An image in the online Encyclopaedia Britannica illustrating the various strategies for climate engineering has always bothered me. Alongside the highly technical and speculative proposal of placing orbiting mirrors in space to intercept the sun’s rays sits the highly unsophisticated and low-tech proposal of wrapping melting glaciers with huge sheets of white fabric. The juxtaposition is extraordinary. One looks like a technology fit for the twenty-second century. The other looks like it comes straight out of the fourteenth. It is as if someone were explaining to you that two of your best options for communicating with distant family members were tapping numbers into an iPhone X and picking up two tin cans connected by a long piece of string.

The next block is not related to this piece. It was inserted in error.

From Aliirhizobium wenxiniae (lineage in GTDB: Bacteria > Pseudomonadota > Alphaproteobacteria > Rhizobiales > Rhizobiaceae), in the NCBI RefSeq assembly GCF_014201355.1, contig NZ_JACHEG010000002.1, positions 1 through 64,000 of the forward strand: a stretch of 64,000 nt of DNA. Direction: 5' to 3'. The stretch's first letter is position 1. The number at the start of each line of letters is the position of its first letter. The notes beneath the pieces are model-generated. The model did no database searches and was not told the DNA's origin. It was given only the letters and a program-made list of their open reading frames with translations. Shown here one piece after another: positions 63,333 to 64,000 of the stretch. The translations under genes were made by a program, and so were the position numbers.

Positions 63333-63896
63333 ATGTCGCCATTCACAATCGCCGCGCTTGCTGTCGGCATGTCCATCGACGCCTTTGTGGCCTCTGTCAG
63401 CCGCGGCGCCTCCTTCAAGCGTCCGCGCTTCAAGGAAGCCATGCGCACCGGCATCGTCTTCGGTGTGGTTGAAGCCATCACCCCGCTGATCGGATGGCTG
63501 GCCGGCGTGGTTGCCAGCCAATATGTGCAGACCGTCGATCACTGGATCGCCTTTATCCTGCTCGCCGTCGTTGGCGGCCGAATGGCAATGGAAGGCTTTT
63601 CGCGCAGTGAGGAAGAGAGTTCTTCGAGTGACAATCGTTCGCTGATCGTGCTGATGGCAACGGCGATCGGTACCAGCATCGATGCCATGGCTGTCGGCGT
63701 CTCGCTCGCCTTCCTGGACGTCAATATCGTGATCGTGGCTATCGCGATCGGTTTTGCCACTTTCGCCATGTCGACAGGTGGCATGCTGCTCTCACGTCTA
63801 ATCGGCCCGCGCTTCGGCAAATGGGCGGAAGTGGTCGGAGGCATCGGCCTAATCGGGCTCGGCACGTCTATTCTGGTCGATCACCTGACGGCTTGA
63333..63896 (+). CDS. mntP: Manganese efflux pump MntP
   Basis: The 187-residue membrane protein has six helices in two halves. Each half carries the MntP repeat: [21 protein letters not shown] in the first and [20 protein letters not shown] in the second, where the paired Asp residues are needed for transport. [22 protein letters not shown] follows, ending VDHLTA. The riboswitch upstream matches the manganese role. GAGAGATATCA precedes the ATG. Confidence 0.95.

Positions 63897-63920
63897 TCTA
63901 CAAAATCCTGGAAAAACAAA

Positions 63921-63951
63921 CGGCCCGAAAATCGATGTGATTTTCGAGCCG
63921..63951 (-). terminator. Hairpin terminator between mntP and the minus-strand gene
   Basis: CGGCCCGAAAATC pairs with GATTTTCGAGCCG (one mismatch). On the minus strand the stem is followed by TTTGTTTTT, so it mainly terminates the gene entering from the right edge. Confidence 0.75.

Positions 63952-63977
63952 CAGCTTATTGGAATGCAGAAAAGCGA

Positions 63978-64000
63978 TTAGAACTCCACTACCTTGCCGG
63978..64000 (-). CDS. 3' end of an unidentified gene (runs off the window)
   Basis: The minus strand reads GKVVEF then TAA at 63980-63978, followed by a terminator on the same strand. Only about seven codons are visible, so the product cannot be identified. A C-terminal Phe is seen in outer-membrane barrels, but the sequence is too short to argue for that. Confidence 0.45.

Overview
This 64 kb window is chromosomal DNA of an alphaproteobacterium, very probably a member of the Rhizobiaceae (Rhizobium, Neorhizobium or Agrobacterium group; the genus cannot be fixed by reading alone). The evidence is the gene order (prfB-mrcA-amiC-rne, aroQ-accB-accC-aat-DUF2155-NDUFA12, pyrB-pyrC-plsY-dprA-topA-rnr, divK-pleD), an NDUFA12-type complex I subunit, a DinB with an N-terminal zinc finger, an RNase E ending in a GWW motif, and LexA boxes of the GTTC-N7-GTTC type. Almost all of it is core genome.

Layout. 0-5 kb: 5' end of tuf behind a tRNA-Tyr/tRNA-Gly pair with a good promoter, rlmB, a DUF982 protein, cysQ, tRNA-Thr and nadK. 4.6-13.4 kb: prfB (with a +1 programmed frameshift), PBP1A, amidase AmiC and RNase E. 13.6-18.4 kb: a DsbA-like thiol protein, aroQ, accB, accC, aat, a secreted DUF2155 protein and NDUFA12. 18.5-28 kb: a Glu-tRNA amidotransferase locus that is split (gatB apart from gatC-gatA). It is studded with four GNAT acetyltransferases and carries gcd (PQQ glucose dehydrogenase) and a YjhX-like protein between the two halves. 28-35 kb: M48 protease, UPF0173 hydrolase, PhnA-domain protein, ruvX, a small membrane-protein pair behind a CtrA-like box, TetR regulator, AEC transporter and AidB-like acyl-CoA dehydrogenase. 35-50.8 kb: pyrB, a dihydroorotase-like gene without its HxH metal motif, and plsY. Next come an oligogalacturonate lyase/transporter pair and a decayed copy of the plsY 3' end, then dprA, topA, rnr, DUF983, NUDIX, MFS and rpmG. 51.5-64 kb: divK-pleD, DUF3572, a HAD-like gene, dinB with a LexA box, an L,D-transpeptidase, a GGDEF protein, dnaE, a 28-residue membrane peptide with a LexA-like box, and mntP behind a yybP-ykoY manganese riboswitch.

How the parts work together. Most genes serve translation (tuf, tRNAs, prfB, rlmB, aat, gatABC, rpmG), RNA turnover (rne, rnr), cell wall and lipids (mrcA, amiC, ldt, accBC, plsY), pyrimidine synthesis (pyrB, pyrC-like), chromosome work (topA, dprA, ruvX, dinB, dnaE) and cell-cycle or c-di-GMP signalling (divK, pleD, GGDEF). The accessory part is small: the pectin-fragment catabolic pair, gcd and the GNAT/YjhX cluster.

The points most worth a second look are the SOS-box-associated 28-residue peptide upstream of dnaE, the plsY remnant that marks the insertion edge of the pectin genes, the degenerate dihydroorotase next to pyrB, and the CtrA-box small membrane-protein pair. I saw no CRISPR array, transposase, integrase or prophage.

Both of these strategies for fighting back against global warming involve what the experts call “solar radiation management.” This Matrix-sounding phrase describes deliberate interventions into the workings of the climate system in order to reflect a small portion of incoming solar energy back into space before it warms up the planet.